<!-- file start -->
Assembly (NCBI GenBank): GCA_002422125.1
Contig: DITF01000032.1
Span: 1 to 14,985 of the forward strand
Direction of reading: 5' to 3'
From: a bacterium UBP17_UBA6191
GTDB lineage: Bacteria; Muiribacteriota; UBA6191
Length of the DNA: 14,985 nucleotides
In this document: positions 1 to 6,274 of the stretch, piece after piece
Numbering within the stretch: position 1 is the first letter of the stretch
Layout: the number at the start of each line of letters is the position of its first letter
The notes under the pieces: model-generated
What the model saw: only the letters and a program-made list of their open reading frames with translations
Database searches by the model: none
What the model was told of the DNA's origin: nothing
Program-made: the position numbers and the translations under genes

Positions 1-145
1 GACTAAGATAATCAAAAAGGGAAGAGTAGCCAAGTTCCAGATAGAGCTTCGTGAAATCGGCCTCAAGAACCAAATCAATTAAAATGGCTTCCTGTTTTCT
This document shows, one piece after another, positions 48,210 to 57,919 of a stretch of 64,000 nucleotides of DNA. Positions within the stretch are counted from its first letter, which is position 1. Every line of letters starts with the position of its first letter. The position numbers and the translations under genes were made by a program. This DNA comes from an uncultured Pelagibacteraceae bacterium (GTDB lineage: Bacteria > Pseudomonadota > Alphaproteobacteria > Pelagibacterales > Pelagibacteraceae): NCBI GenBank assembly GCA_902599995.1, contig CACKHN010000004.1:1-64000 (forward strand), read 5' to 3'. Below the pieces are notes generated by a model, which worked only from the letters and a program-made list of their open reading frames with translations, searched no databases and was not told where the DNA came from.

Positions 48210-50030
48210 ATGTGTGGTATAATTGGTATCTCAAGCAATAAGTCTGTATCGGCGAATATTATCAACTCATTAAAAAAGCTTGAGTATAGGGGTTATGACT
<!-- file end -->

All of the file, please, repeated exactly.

Assembly (NCBI GenBank): GCA_002422125.1
Contig: DITF01000032.1
Span: 1 to 14,985 of the forward strand
Direction of reading: 5' to 3'
From: a bacterium UBP17_UBA6191
GTDB lineage: Bacteria; Muiribacteriota; UBA6191
Length of the DNA: 14,985 nucleotides
In this document: positions 1 to 6,274 of the stretch, piece after piece
Numbering within the stretch: position 1 is the first letter of the stretch
Layout: the number at the start of each line of letters is the position of its first letter
The notes under the pieces: model-generated
What the model saw: only the letters and a program-made list of their open reading frames with translations
Database searches by the model: none
What the model was told of the DNA's origin: nothing
Program-made: the position numbers and the translations under genes

Positions 1-145
1 GACTAAGATAATCAAAAAGGGAAGAGTAGCCAAGTTCCAGATAGAGCTTCGTGAAATCGGCCTCAAGAACCAAATCAATTAAAATGGCTTCCTGTTTTCT
This document shows, one piece after another, positions 48,210 to 57,919 of a stretch of 64,000 nucleotides of DNA. Positions within the stretch are counted from its first letter, which is position 1. Every line of letters starts with the position of its first letter. The position numbers and the translations under genes were made by a program. This DNA comes from an uncultured Pelagibacteraceae bacterium (GTDB lineage: Bacteria > Pseudomonadota > Alphaproteobacteria > Pelagibacterales > Pelagibacteraceae): NCBI GenBank assembly GCA_902599995.1, contig CACKHN010000004.1:1-64000 (forward strand), read 5' to 3'. Below the pieces are notes generated by a model, which worked only from the letters and a program-made list of their open reading frames with translations, searched no databases and was not told where the DNA came from.

Positions 48210-50030
48210 ATGTGTGGTATAATTGGTATCTCAAGCAATAAGTCTGTATCGGCGAATATTATCAACTCATTAAAAAAGCTTGAGTATAGGGGTTATGACT